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Opinion stories

SHEPHERD: Being against mandatory masks is not a kooky position

Masks can be a symbol of obedience, and the Canadian tendency to so readily defer to government orders is off-putting.

I live in a mid-sized British Columbian city. Our local buses have signs that say “Please wear a face covering,” but most people do not, including the bus drivers. I have yet to patronize a business that required me to put on a mask, and I have visited many cafes and eateries where the employees weren’t covering their faces.

I was quite surprised, then, when I saw the news that on the other side of the country, the province of Quebec, city of Toronto, and many other regions in Ontario have made masks mandatory in public indoor spaces such as malls, grocery stores and public transit vehicles.

Mainstream media outlets have been pushing the idea that those who are against mandatory mask bylaws are psychologically unstable, not able to think rationally, and have less “cognitive flexibility.” These articles state that mask non-wearers are emotionally incapable of dealing with the pandemic, riddled with anxiety and unable to cope with change.

I am not impressed by this proclivity to medicalize and make judgments about the psychological wellbeing of those of us who may have some qualms with the mandatory mask overreach. Skepticism is healthy. There have been some viral videos of people angrily refusing to wear masks – but those viral videos only exhibit one contingent of the anti-mandatory mask camp.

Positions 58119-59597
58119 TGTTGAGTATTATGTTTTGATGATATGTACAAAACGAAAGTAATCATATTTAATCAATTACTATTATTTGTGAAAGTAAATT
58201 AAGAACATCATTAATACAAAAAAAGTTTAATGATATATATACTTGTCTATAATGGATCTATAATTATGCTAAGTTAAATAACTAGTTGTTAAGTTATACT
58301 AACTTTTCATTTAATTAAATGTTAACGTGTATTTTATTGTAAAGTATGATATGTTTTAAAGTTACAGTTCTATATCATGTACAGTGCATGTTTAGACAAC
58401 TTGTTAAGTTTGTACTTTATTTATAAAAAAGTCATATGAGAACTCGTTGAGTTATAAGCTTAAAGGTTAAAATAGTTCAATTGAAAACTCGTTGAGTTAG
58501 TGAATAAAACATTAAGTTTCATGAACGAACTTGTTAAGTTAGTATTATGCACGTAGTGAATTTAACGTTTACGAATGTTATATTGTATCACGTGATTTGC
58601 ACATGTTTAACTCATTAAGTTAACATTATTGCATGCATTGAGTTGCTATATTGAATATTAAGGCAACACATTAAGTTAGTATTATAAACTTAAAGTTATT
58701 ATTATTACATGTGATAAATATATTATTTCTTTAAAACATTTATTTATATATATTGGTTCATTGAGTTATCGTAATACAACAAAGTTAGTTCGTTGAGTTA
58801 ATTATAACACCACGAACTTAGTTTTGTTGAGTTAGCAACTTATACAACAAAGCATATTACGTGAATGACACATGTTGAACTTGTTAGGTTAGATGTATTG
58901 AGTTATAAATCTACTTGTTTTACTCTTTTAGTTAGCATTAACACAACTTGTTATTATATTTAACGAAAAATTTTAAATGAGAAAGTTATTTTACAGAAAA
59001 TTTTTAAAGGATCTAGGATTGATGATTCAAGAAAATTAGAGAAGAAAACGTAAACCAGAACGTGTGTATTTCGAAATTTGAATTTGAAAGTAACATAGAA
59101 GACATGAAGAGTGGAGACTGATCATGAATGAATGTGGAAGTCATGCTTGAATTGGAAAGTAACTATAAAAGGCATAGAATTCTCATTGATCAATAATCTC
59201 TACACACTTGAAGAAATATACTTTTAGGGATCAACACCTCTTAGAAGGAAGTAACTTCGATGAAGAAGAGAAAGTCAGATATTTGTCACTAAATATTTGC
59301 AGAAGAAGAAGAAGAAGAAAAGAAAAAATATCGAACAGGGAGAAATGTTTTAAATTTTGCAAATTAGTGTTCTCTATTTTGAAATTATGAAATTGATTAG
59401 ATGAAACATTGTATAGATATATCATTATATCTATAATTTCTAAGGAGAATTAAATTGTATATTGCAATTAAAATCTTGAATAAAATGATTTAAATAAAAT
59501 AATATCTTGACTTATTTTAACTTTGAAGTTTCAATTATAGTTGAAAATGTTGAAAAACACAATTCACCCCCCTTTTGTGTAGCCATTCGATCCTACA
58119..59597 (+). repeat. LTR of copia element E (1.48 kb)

I am against mandatory masks, but I have always thought – prior to the pandemic – that masks should be normalized on airplanes, as I have often found that if my airplane seatmate coughs during the voyage, I get a cold within the next 48 hours. I can also see the aesthetic appeal of masking: concealing part of your face can add an air of mystery, and some have been sporting masks with cute designs or eye-catching prints. 

But at the same time, masks can be a symbol of obedience, and the Canadian tendency to so readily defer to government orders is off-putting. Not to mention, the idea of masking toddlers is laughable. The idea of masking children is not so much laughable as it is sad. 

BC Provincial Health Officer Bonnie Henry has said she might consider making masks mandatory down the road, though she is concerned about folks with disabilities and respiratory illnesses. For now, I feel fortunate to live in a community where both mask-wearers and non-wearers are respected, and aren’t subject to harassment or financial penalties.

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